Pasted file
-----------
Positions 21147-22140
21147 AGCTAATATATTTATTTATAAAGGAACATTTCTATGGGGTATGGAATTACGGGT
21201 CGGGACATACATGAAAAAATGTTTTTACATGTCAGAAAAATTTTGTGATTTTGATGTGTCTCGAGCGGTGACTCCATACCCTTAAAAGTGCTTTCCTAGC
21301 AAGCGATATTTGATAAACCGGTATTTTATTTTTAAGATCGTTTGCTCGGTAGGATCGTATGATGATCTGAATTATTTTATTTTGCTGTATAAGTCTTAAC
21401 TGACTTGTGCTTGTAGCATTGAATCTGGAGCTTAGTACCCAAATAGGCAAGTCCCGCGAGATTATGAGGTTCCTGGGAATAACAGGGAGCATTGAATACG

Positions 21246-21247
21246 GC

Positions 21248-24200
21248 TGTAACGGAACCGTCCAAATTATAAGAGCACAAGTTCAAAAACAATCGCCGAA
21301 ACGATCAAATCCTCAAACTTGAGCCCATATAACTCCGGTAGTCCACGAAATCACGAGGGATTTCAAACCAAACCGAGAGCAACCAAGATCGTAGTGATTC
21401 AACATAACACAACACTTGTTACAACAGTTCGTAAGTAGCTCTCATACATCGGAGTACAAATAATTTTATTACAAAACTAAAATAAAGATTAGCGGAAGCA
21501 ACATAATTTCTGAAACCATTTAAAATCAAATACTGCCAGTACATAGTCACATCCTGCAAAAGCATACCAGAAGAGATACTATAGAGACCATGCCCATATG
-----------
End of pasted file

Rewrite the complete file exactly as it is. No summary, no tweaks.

Positions 21147-22140
21147 AGCTAATATATTTATTTATAAAGGAACATTTCTATGGGGTATGGAATTACGGGT
21201 CGGGACATACATGAAAAAATGTTTTTACATGTCAGAAAAATTTTGTGATTTTGATGTGTCTCGAGCGGTGACTCCATACCCTTAAAAGTGCTTTCCTAGC
21301 AAGCGATATTTGATAAACCGGTATTTTATTTTTAAGATCGTTTGCTCGGTAGGATCGTATGATGATCTGAATTATTTTATTTTGCTGTATAAGTCTTAAC
21401 TGACTTGTGCTTGTAGCATTGAATCTGGAGCTTAGTACCCAAATAGGCAAGTCCCGCGAGATTATGAGGTTCCTGGGAATAACAGGGAGCATTGAATACG

Positions 21246-21247
21246 GC

Positions 21248-24200
21248 TGTAACGGAACCGTCCAAATTATAAGAGCACAAGTTCAAAAACAATCGCCGAA
21301 ACGATCAAATCCTCAAACTTGAGCCCATATAACTCCGGTAGTCCACGAAATCACGAGGGATTTCAAACCAAACCGAGAGCAACCAAGATCGTAGTGATTC
21401 AACATAACACAACACTTGTTACAACAGTTCGTAAGTAGCTCTCATACATCGGAGTACAAATAATTTTATTACAAAACTAAAATAAAGATTAGCGGAAGCA
21501 ACATAATTTCTGAAACCATTTAAAATCAAATACTGCCAGTACATAGTCACATCCTGCAAAAGCATACCAGAAGAGATACTATAGAGACCATGCCCATATG